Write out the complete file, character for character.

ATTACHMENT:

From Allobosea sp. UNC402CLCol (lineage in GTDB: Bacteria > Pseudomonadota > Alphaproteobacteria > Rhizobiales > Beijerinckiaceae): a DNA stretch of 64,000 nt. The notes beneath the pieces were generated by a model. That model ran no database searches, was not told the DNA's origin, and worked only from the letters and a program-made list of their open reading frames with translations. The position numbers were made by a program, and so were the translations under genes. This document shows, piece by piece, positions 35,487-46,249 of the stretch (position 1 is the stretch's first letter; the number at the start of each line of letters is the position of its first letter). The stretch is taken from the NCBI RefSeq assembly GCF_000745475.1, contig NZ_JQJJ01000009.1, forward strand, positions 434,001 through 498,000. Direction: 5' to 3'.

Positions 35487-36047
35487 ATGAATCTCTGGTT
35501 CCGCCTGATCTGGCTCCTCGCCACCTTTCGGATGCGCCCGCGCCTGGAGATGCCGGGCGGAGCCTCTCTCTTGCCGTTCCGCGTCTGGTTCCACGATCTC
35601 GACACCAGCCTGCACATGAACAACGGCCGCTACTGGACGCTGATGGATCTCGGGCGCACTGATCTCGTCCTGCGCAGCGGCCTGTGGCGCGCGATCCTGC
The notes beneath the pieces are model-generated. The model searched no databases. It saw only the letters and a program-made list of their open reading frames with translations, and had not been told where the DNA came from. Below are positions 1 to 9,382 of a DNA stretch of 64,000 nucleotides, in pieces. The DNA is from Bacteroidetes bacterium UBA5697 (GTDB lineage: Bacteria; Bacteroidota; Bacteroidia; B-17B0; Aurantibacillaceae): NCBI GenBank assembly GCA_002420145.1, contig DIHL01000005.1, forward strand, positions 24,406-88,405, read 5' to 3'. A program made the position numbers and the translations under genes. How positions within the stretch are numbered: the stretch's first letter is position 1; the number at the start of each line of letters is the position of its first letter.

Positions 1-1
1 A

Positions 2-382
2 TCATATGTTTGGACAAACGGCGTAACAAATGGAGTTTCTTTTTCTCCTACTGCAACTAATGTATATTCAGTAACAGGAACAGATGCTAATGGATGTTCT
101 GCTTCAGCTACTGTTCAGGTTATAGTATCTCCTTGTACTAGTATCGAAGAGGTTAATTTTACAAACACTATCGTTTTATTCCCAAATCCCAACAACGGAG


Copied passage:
From Allobosea sp. UNC402CLCol (lineage in GTDB: Bacteria > Pseudomonadota > Alphaproteobacteria > Rhizobiales > Beijerinckiaceae): a DNA stretch of 64,000 nt. The notes beneath the pieces were generated by a model. That model ran no database searches, was not told the DNA's origin, and worked only from the letters and a program-made list of their open reading frames with translations. The position numbers were made by a program, and so were the translations under genes. This document shows, piece by piece, positions 35,487-46,249 of the stretch (position 1 is the stretch's first letter; the number at the start of each line of letters is the position of its first letter). The stretch is taken from the NCBI RefSeq assembly GCF_000745475.1, contig NZ_JQJJ01000009.1, forward strand, positions 434,001 through 498,000. Direction: 5' to 3'.

Positions 35487-36047
35487 ATGAATCTCTGGTT
35501 CCGCCTGATCTGGCTCCTCGCCACCTTTCGGATGCGCCCGCGCCTGGAGATGCCGGGCGGAGCCTCTCTCTTGCCGTTCCGCGTCTGGTTCCACGATCTC
35601 GACACCAGCCTGCACATGAACAACGGCCGCTACTGGACGCTGATGGATCTCGGGCGCACTGATCTCGTCCTGCGCAGCGGCCTGTGGCGCGCGATCCTGC
The notes beneath the pieces are model-generated. The model searched no databases. It saw only the letters and a program-made list of their open reading frames with translations, and had not been told where the DNA came from. Below are positions 1 to 9,382 of a DNA stretch of 64,000 nucleotides, in pieces. The DNA is from Bacteroidetes bacterium UBA5697 (GTDB lineage: Bacteria; Bacteroidota; Bacteroidia; B-17B0; Aurantibacillaceae): NCBI GenBank assembly GCA_002420145.1, contig DIHL01000005.1, forward strand, positions 24,406-88,405, read 5' to 3'. A program made the position numbers and the translations under genes. How positions within the stretch are numbered: the stretch's first letter is position 1; the number at the start of each line of letters is the position of its first letter.

Positions 1-1
1 A

Positions 2-382
2 TCATATGTTTGGACAAACGGCGTAACAAATGGAGTTTCTTTTTCTCCTACTGCAACTAATGTATATTCAGTAACAGGAACAGATGCTAATGGATGTTCT
101 GCTTCAGCTACTGTTCAGGTTATAGTATCTCCTTGTACTAGTATCGAAGAGGTTAATTTTACAAACACTATCGTTTTATTCCCAAATCCCAACAACGGAG